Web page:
With the NHL postseason in full swing, I’ve started seeing pieces floating around the web suggesting that possession measures can predict the outcomes of playoff series. If you’ve kept up with what I’ve been writing recently, you can probably guess that I’m somewhat skeptical of this idea: game-to-game puck possession might be more consistent than shooting or save percentages, but it’s still very volatile. Single games and short series in the NHL are very random, and specific predictions can be very difficult to make. So I decided to dig into the past seven seasons’ data to examine the use of Score-Adjusted Fenwick to predict the postseason.
Step one of this involved pulling data from stats.hockeyanalysis.com and constructing full-season estimates of Score-Adjusted Fenwick (SAF) for all NHL regular seasons from 2007-08 through 2013-14. Unfortunately, postseason series-level Fenwick/Corsi data are only available back to the 2012 playoffs. Rather than turn this into an enormous coding endeavor, I used a shortcut to estimate series possession. In the course of extensive historical research on NHL seasons prior to 2007, Benjamin Wendorf has used teams’ shots for and against in the first and second periods as a proxy for possession; I grabbed these from the game boxscores and constructed possession stats for all 102 completed series in this way. (As I write this, the 2014 Conference Finals are still undecided.) I used the even-strength goaltending information from the same boxscores to estimate series PDOs as well.
One thing to note right away is that you shouldn’t expect a team’s SAF in the regular season to be reflected in the postseason, for the simple reason that the competition is better. The Kings haven’t had gaudy Fenwick numbers in the playoffs this year, but they’re not playing teams like Buffalo or Edmonton anymore either. Of the 204 team-seasons involved in the 102 series in my dataset, teams underperformed their SAF in a playoff series 131 times. To get at the true expected possession differential in the series, I calculated a simple adjusted % for each team as (Team A SAF)/(Team A SAF + Team B SAF). This adjustment helps a bit, but there’s an obvious problem: the tougher the match-up, the less useful possession numbers are for differentiating teams. The idea that SAF predicts playoff series takes for granted that good regular-season possession teams play strong possession hockey in the postseason, and this is what drives their success. Yet only 64 of the teams in these series expected to control possession actually did so in the series they played. Granted, 45 of those 64 teams won their series, but 19 of the 38 teams that got outshot despite an expected advantage managed to win their series also. More generally, 40 teams won series despite underperforming their expected possession advantage.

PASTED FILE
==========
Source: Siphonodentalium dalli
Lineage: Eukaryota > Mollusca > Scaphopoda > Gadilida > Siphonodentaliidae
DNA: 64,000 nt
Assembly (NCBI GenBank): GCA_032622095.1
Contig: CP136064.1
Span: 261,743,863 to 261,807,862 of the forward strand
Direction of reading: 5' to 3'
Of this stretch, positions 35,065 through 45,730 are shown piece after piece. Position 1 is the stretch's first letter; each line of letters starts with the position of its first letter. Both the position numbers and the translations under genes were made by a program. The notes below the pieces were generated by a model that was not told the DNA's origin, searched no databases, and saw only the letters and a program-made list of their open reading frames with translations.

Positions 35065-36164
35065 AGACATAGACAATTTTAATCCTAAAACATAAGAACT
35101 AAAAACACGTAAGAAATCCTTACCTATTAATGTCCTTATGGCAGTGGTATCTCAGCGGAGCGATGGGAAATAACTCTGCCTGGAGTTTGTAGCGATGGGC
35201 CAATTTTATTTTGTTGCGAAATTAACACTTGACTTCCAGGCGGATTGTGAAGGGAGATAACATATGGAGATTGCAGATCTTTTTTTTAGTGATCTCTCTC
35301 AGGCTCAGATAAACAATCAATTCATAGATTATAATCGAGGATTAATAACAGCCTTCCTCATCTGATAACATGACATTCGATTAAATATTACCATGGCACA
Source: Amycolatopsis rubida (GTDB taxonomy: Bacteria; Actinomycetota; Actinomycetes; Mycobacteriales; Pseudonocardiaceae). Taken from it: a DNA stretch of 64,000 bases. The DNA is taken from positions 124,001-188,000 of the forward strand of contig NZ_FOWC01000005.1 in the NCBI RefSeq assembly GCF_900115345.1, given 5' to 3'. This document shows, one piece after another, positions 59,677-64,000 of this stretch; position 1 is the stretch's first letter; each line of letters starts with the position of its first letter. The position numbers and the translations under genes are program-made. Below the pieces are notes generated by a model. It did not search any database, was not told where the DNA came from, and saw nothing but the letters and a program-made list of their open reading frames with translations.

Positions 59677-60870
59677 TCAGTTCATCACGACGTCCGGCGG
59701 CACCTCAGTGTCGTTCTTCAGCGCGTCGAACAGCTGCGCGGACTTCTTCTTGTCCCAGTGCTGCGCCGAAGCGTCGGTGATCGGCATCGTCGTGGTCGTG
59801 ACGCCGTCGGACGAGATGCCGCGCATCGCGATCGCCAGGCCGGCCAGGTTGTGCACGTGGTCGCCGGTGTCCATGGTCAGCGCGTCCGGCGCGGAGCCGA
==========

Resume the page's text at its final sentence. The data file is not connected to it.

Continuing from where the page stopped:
So, why does SAF appear to be such a robust predictor of series outcomes? Part of the answer is almost certainly luck: 77 of these series were won by the team with a higher series PDO. If you bring together puck possession and PDO, of course, you’re nearly unbeatable: of the 51 teams who controlled PDO and brought an expected possession advantage to the series, 45 were winners; of the 53 teams that carried both in-series possession and PDO, 46 won. Possession matters, but the PDO effect is unsurprisingly more powerful. Another important piece to the puzzle appears to be home-ice advantage. No one disputes that teams with stronger regular-season possession numbers tend to win more, which implies that they’re more likely to have home ice in the playoffs: this brings them a real advantage in short series. In these 102 series, home teams won almost 57% of games, and the advantage didn’t differ depending on which team entered the series with a higher SAF. Yet through seven playoff years, teams with a higher regular-season SAF have played 57 more games on home ice than teams with lower possession numbers, and have 31 more home wins. The implication is obvious: home ice does more for you if you’re a better possession team in the regular season.
Obviously, we’re dealing with a sample of 102 series, and the results will tend to be driven heavily by (a) more one-sided first-round match-ups and (b) the play of 14 Cup Finalists. These limitations aside, the best way for analysts to maintain their credibility is to avoid making bad predictions, and the unpredictability of hockey outcomes in short series makes them a poor fit for shot-based metrics better suited to bigger-picture research. Teams with better possession numbers will indeed tend to win more often in the playoffs, but this doesn’t mean that teams will necessarily play the way those numbers imply, or that they’ll be successful doing so. Possession matters in postseason hockey, but it’s hardly the beginning and end of meaningful analysis. In a short series, it’s still much, much better to be lucky than good.